Health Minister Robin Swann has fired a warning at those who continue to flout health regulations, saying that they might as well be "slapping a nurse in the face".
Northern Ireland has been warned it's facing the most difficult winter ever as new lockdown measures from the Executive come into force.
Tough new measures come into force at midnight on Thursday, with First Minister Arlene Foster saying hopes are now pinned on the vaccination programme as being "our way out of this."
Deputy First Minister Michelle O'Neill said that the country is now facing "a desperate situation" as the Department of Health recorded a further 1,985 new positive cases of Covid-19 on Wednesday, with 13 further deaths and the R rate of transmission at 1.8.
People are now only allowed to leave home for medical needs, to buy food or to exercise. Those who cannot work from home will also be allowed to leave.
The new rules will be in place until at least February 6.
Health Minister Robin Swann said: "We need to stay home and restrict our contacts as much as possible. It is that straightforward and that simple.
"If anybody out there still thinks that Covid is a joke, a hoax, I'll say to them 'catch yourselves on'. What they do is akin to slapping a nurse in the face."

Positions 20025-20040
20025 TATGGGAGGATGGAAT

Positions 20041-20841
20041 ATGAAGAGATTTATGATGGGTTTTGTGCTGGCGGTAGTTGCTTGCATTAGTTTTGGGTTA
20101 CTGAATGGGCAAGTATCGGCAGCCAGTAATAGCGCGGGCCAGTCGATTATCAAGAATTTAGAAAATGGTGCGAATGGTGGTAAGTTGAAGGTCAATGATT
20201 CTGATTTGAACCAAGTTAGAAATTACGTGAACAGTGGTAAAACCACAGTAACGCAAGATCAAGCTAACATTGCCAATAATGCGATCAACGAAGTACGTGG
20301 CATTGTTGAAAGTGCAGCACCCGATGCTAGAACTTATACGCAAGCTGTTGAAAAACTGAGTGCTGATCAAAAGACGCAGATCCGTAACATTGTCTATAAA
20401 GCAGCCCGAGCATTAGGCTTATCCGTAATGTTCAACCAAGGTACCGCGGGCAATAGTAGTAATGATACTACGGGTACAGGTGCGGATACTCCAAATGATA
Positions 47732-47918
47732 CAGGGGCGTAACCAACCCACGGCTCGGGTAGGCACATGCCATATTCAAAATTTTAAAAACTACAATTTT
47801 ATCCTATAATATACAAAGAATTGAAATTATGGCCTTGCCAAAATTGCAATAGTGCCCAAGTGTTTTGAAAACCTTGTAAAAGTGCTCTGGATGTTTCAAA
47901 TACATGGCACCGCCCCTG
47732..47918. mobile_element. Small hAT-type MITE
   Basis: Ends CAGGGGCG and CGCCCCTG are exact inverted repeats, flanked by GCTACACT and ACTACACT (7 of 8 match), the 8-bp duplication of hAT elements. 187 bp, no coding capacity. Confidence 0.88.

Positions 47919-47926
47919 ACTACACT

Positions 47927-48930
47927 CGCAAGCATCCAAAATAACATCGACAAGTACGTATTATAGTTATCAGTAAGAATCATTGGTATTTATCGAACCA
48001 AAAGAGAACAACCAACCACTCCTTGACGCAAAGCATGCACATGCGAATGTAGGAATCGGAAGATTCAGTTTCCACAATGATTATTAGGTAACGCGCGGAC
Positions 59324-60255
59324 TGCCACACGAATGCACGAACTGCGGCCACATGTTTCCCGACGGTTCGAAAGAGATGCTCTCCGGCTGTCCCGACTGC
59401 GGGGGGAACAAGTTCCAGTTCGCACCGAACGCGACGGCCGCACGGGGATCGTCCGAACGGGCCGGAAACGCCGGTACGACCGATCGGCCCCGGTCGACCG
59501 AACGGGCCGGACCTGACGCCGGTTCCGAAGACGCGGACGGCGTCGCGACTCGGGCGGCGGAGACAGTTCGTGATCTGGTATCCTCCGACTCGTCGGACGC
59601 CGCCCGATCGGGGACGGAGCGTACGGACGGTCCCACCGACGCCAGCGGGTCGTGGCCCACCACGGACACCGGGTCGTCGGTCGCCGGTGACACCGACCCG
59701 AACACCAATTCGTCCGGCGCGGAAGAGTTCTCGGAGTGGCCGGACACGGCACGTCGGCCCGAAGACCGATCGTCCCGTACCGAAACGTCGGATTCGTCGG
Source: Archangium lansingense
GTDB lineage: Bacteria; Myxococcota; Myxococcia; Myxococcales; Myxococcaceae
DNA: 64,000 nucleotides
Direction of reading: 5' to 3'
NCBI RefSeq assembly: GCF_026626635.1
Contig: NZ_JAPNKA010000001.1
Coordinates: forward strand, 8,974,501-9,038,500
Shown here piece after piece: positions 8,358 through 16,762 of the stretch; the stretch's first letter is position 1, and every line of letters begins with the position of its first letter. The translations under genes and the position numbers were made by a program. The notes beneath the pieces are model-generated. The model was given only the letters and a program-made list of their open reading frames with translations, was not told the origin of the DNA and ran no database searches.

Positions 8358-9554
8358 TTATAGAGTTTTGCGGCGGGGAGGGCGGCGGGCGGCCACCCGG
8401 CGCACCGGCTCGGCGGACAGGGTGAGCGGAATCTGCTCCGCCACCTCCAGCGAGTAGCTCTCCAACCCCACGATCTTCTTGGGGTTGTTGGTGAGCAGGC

As the new lockdown restrictions were debated in the Assembly, Justice Minister Naomi Long said that anyone leaving home without a reasonable excuse could be hit with a £5,000 fine.
While there is a long list of exceptions - including necessary attendance at work, accessing goods from businesses which can legitimately open, accessing medical care and taking exercise - a £200 fixed penalty notice can be issued for breaching the stay at home rule, which can reach £5,000 if the case goes to court.
"In addition, police will have the power to direct people to return to their home, and remove a person to where they normally reside," she told MLAs.
Ms Long emphasised that enforcement will remain a last resort but that the public are advised to stay within 10 miles of their home to take exercise.
Mrs O'Neill said Northern Ireland is now facing a "very grave situation".
"The escalation in positive cases is a real threat to our health service," she said.
"Covid-19 cases have increased to the point where it's simply not possible to protect the NHS and save lives without further significant restrictions. Doing nothing is not an option.
"We are in a desperate situation, and it's going to get worse over the next number of weeks."
Mrs Foster said the brightest hope on the horizon was the vaccination programme.
"We will come through this and the vaccine programme, which is a credit to the dedication of the scientific community as well as our health and social care sector," she said.
"We need to do everything we can to stay safe, protect the NHS and save lives. We have more difficult weeks to get through, but we will get there together."
Around 50,000 people have received a first vaccination dose, with 91% of care home residents have now vaccinated.
And Northern Ireland's Nightingale Hospital, based at the in the tower block at Belfast City Hospital, is set to be expanded from 24 intensive care beds to 32.
On Wednesday, the Republic of Ireland reported 17 further coronavirus-related deaths and 7,836 new cases.